Children, adolescents, and adults use many types of media. These include varieties that do not require input from the user, such as print media, movies, video tapes, DVDs, music, and television, as well as those with more extensive interactive possibilities, such as video games, computer applications, and Internet resources. As the media landscape has become more varied and extensive, children and adolescents in particular have increased use of these newer media (Rideout et al. 2005). However, at all ages studied, television has maintained its place as the most commonly used medium. Further, characteristics of television enable a variety of measures of attention (e.g., eye movements, visual orientation to the screen, probe responses to events). Perhaps for these reasons, television is the focus of most studies of attention to media. Developmental differences in attention have been studied most systematically across childhood and adolescence, with far fewer studies examining attention to media in adults, especially in older adults.
Patterns of Attention to Television
Since the introduction of television, popular conceptions of television viewing often have characterized children as “zombies” who are captured by television and stare fixedly at the screen. Naturalistic and laboratory studies of how children watch television generally deny this stereotype. Many studies document key commonalities in patterns of looking at and away from television among infants, children, and adults. Across ages, most looks are very short (less than 3 seconds), with a minority of extended looks at the television. Individuals typically divide attention between television and other activities, with attention patterns revealing systematic influences and consistencies in how attention relates to viewers’ comprehension and learning.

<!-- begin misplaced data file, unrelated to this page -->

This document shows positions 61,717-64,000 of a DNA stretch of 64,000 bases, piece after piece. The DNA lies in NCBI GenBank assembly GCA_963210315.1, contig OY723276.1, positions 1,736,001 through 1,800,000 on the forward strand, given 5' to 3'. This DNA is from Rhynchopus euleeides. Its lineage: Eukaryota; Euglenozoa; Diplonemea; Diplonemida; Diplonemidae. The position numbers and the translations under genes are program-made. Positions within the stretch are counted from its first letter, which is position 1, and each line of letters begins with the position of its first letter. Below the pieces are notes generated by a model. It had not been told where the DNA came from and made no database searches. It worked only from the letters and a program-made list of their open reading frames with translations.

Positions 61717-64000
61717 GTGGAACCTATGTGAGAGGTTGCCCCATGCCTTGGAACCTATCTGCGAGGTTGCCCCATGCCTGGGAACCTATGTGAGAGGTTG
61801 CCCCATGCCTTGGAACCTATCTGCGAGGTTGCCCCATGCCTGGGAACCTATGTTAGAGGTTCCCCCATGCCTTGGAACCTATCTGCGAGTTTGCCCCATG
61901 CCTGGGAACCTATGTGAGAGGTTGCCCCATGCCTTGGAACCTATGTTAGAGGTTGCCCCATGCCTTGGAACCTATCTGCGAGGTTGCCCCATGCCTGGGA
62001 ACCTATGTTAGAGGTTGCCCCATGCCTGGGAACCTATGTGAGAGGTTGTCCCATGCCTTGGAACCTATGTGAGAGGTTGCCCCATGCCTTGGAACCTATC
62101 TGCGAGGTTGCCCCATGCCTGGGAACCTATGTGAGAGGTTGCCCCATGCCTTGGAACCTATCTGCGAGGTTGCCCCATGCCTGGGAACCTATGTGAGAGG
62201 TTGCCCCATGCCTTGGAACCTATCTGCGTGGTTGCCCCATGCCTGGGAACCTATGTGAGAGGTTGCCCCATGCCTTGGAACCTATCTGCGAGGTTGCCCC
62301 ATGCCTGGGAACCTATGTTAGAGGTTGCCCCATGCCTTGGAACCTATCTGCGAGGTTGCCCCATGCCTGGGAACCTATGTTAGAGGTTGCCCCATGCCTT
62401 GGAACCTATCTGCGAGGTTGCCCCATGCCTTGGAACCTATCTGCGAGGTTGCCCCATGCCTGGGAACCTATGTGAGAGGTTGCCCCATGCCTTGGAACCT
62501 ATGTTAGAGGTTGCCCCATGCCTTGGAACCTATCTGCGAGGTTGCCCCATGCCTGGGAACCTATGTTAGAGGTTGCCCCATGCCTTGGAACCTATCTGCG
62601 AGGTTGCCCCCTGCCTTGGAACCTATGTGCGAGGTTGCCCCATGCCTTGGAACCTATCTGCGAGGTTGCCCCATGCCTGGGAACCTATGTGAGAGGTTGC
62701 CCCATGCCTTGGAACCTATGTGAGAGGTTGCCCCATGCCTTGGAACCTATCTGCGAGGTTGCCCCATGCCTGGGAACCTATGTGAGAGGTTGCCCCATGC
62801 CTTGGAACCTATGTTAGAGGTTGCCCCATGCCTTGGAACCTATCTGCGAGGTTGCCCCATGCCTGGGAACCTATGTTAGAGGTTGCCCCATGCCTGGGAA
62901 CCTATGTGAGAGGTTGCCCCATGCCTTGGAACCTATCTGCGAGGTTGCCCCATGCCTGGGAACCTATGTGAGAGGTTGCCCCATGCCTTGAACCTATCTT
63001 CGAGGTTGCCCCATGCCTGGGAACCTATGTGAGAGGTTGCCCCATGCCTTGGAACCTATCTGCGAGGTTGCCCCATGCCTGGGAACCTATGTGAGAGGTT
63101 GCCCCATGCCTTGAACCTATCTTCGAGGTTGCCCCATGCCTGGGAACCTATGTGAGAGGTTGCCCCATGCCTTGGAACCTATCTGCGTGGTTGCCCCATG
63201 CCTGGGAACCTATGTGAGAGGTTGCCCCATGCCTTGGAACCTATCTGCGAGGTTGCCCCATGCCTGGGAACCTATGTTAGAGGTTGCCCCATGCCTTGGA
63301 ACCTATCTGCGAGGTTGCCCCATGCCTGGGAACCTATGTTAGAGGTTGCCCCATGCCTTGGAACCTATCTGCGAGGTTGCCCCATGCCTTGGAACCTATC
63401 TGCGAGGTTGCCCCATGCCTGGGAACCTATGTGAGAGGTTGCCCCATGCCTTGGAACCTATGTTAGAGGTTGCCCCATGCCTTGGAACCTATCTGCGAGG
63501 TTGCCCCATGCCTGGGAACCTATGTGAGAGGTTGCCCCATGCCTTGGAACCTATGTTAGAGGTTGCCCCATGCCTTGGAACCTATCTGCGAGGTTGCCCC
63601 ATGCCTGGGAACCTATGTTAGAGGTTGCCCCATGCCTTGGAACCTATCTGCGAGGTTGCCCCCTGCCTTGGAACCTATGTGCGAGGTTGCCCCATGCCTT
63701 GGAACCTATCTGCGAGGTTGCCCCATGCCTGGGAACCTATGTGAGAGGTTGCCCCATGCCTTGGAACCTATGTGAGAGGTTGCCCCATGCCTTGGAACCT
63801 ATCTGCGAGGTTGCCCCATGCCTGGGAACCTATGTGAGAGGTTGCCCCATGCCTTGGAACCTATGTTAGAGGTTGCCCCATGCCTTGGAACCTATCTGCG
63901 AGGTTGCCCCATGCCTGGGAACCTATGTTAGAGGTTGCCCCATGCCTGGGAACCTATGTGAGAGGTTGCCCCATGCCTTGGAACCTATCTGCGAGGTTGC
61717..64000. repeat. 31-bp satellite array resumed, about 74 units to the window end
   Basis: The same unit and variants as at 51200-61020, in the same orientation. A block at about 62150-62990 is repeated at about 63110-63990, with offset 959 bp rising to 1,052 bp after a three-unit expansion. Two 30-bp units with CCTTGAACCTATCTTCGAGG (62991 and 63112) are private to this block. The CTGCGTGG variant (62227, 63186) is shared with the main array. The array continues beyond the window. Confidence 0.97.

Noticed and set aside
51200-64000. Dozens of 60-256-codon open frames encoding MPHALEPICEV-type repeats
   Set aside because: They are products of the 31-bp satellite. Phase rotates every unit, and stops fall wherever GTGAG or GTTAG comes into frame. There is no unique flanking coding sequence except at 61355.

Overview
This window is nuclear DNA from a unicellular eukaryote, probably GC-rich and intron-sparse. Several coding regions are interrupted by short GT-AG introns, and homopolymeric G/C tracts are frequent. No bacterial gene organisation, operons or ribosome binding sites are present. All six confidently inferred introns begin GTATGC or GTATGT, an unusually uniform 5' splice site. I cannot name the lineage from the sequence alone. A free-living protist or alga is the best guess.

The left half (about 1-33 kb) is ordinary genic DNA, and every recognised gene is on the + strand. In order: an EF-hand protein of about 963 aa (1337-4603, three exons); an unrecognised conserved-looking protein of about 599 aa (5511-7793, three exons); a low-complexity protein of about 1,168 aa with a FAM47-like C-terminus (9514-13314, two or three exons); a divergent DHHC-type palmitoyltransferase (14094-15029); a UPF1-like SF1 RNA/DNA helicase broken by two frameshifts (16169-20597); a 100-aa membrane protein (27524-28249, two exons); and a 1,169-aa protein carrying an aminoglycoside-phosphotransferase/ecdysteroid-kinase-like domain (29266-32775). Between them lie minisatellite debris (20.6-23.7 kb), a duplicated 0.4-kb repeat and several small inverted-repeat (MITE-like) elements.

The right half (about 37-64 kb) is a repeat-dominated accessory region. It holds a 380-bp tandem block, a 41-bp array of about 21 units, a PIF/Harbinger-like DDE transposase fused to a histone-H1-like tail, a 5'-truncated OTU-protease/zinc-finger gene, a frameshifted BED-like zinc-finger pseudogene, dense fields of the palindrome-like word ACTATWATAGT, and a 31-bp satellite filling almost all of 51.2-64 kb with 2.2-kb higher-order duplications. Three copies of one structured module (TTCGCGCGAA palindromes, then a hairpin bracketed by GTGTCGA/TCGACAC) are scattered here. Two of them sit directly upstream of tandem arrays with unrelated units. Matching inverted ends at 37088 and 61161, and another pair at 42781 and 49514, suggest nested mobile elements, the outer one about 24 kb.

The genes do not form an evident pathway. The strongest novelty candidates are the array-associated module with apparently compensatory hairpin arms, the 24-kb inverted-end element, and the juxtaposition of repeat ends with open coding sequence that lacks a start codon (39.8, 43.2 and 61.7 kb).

Similarities in patterns do not mean, however, that attention to television is unchanging across development. The percentage of time actually spent looking at television at home or in the laboratory increases steadily from infancy through the end of elementary school, levels off during middle school, and finally declines somewhat during adolescence and adulthood (Anderson et al. 1986). In general, increases in percentage of attention to television are due to more time spent in longer looks as children’s age increases. In turn, such long looks appear to enable greater engagement and deeper processing of content, as viewers are less distractible and remember more content presented during long looks. Although the overall percentage of time looking at television declines during adolescence and adulthood, these ages maintain a mixture of short and long looks at television (Hawkins et al. 1995).
Theoretical Accounts of Factors Influencing Patterns of Attention
Several theoretical viewpoints on attention to television concur that children, from an early age, are active viewers whose visual attention to television is guided by ongoing comprehension, expectations, and purposes for viewing. For example, Anderson and Lorch (1983) proposed that for young children, a look at the television may begin in response to any of several possible reasons, including stimuli that elicit orienting responses; formal features that signal informative, appealing, child-relevant content; and cues derived from the behavior of other children. Once a look has begun, its continuation primarily depends on the child’s ongoing judgments of whether program content is comprehensible and on the fit of the content to the child’s purposes. In this view, developmental changes in patterns of attention stem primarily from cognitive development and associated developmental changes in comprehension processes.